#5. Improved flexibility
– Trigger Points by nature make the muscle tight and weak. It loses its normal function and every attempt to stretch it will result in pain. Things change dramatically if we first release the trigger point and then stretch the muscle – that’s how we can improve flexibility in tight areas.
#6. Better posture
– self massage using Trigger Point Release techniques will help you release tight muscles that could have negatively affected your posture. Once those TP’s are identified and taken care of you can use Pilates to build your core strength and improve your posture.
#7. Reduced muscle soreness post workout.
Release of the trigger points aids in removal of metabolic waste products from the muscle as well as overall improvement of blood circulation. In a normal language it means that you will be hurting less after your next workout.
#8. Increased blood flow and tissue hydration.
When we apply pressure to the soft tissue (skin, fascia, muscle) the water is squeezed out of the tissues, and then is sucked back in when the pressure moves on or is taken away. It’s like squeezing a sponge over the sink and then letting it fill again while doing the pots and pans. Recent study suggests that this form of self massage improves the elasticity of the arteries that results in better blood circulation.
Trigger Points create congestion spots in the muscle (like traffic jams that keep oxygen and nutrients from reaching their destination) and when we release them we open up the “highways.” Now our muscle cells can get all the nutrition that they need to function and perform all their daily tasks.
#9. Calming effect on the nervous system.
Most people will agree that massage is a very relaxing experience. If you’ve ever done Self Myofascial Release the wrong way then you will have a very different opinion. Rolling in a way that causes so much pain that you are grinding your teeth and barely holding the tears back is usually a bad sign. It causes muscle contraction and cellular retraction that makes a tight spot only tighter. Bruising and extreme pain are a sign of damage, not of healing.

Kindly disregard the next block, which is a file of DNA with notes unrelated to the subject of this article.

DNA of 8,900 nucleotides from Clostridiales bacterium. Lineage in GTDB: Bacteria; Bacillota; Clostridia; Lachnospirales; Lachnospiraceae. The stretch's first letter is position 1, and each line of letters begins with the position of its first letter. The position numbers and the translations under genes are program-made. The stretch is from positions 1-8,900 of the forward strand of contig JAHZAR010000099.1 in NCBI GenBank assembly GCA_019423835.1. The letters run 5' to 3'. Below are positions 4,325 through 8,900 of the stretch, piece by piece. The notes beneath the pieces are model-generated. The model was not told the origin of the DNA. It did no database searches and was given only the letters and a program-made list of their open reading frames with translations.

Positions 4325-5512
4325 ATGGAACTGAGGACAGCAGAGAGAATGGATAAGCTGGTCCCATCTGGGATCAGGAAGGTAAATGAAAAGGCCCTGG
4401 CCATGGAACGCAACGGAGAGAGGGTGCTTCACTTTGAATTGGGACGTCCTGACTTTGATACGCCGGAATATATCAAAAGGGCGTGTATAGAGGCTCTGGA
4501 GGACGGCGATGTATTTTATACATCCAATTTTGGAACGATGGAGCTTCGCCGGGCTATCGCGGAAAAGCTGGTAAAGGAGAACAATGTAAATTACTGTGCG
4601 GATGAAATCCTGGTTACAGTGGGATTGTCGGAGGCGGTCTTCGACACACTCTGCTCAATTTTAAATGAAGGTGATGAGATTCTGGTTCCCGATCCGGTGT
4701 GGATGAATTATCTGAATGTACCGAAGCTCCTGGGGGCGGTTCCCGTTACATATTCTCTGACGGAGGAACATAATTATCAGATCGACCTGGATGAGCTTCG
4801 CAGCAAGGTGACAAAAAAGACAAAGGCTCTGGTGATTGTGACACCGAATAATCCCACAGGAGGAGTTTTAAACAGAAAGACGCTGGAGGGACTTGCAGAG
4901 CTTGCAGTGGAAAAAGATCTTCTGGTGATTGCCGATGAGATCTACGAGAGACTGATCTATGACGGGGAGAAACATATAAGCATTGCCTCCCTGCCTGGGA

You know that you are doing your Trigger Point Release right if you stay in the ‘hedonic point’ (poised between pleasure and pain). The pain level should be around 3-5 (where 0 is no pain at all and 10 is intolerable pain.) After you finish your self massage session you will feel refreshed and relaxed. You can reduce the effects of daily stress by treating this session as the time to slow down, focus on your breathing and connect with your body.
Learn the Trigger Point Release Technique
It took me some time to learn how to locate and release Trigger Points in my body. I found the book The Trigger Point Therapy Workbook by Clair Davies (aff Amazon link) to be my bible in exploring the body, it’s a great manual for everyone who is interested in trigger point release techniques. I have also discovered that virtually anyone has trigger points in some of the most used and abused muscles of the body: back muscles, trapezius, hamstrings, quads (ouch!) etc.
Adding simple trigger point release techniques to a Pilates session or any other workout is a great way to maximize the potential of the body. These techniques are more precise and effective than the already-familiar foam rolling. In order to help you learn these techniques and apply them to your personal practice or teaching PilatesBridge is releasing a new PRO guide: Myofascial Trigger Point Release Guide that is available for download for all PRO members of PilatesBridge. The guide is based on the usage of sFera Pro Therapy Massage Balls (aff Amazon link) that are endorsed by PilatesBridge but the same techniques can be used with other types of massage balls that you already have at home or at your studio.